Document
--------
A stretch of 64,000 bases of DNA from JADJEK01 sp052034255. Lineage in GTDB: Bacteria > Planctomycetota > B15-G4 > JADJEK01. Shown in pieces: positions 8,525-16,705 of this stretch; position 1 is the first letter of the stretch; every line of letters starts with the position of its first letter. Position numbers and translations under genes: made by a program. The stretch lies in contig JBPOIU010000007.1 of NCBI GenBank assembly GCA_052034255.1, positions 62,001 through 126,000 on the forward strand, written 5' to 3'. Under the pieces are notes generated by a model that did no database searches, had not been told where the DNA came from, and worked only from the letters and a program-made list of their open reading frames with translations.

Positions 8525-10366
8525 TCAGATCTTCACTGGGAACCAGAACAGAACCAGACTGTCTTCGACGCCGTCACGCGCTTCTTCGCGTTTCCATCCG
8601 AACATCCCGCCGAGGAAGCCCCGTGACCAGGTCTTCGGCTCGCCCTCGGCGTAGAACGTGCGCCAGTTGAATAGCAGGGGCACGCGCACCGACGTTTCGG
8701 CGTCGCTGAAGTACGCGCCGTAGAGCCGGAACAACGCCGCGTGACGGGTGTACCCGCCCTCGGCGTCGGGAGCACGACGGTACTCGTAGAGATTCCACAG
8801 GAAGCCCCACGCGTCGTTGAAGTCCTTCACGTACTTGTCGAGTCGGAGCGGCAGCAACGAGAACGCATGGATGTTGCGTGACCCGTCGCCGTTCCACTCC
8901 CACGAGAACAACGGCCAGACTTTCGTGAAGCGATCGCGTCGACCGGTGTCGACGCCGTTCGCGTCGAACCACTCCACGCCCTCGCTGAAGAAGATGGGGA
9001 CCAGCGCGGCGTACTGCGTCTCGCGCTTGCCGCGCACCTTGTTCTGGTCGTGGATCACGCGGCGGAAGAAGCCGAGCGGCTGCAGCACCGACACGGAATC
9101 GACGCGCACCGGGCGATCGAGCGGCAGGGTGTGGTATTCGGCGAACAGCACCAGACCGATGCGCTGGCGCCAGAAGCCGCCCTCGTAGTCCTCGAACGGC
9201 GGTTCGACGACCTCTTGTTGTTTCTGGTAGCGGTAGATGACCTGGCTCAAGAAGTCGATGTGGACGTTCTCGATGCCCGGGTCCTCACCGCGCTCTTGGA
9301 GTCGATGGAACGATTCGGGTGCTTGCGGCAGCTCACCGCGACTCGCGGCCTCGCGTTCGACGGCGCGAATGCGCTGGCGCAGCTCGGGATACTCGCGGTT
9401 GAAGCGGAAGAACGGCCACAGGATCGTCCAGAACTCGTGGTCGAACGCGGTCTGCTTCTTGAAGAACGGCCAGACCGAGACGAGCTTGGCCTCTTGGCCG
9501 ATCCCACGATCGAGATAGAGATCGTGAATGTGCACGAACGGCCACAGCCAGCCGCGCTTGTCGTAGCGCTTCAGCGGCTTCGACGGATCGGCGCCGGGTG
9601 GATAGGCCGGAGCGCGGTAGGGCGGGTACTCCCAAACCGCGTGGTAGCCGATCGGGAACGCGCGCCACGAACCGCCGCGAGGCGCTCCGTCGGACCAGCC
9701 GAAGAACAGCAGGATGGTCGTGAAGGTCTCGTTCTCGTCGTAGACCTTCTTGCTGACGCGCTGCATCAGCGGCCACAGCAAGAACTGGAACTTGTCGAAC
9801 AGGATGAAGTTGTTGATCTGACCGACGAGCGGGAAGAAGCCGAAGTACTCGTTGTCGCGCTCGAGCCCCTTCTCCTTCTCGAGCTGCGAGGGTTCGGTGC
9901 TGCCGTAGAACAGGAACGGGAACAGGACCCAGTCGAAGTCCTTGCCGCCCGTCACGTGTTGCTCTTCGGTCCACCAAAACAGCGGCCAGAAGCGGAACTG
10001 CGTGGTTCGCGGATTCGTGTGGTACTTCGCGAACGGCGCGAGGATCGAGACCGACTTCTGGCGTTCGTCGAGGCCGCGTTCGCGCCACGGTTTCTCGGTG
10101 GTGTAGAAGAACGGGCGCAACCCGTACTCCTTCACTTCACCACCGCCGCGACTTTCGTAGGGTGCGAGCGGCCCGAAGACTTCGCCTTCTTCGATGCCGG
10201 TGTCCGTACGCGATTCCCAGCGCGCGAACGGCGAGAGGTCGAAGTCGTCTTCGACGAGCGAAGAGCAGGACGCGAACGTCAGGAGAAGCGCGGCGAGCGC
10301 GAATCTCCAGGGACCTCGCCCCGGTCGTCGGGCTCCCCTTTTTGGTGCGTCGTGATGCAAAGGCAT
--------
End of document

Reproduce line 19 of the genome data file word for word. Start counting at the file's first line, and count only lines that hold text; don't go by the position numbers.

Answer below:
10101 GTGTAGAAGAACGGGCGCAACCCGTACTCCTTCACTTCACCACCGCCGCGACTTTCGTAGGGTGCGAGCGGCCCGAAGACTTCGCCTTCTTCGATGCCGG